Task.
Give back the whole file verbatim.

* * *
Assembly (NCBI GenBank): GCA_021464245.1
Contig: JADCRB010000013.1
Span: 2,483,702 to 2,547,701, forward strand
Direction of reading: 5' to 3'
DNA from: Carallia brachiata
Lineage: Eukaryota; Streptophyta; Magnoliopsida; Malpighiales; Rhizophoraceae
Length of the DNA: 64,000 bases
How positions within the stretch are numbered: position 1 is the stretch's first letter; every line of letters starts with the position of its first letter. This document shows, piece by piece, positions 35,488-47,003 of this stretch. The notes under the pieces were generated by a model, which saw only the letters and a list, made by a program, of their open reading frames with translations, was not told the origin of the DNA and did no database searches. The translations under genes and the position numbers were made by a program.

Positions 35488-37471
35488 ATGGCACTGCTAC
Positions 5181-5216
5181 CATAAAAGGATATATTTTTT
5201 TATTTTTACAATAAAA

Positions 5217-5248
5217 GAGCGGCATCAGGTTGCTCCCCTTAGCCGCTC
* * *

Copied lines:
Assembly (NCBI GenBank): GCA_021464245.1
Contig: JADCRB010000013.1
Span: 2,483,702 to 2,547,701, forward strand
Direction of reading: 5' to 3'
DNA from: Carallia brachiata
Lineage: Eukaryota; Streptophyta; Magnoliopsida; Malpighiales; Rhizophoraceae
Length of the DNA: 64,000 bases
How positions within the stretch are numbered: position 1 is the stretch's first letter; every line of letters starts with the position of its first letter. This document shows, piece by piece, positions 35,488-47,003 of this stretch. The notes under the pieces were generated by a model, which saw only the letters and a list, made by a program, of their open reading frames with translations, was not told the origin of the DNA and did no database searches. The translations under genes and the position numbers were made by a program.

Positions 35488-37471
35488 ATGGCACTGCTAC
Positions 5181-5216
5181 CATAAAAGGATATATTTTTT
5201 TATTTTTACAATAAAA

Positions 5217-5248
5217 GAGCGGCATCAGGTTGCTCCCCTTAGCCGCTC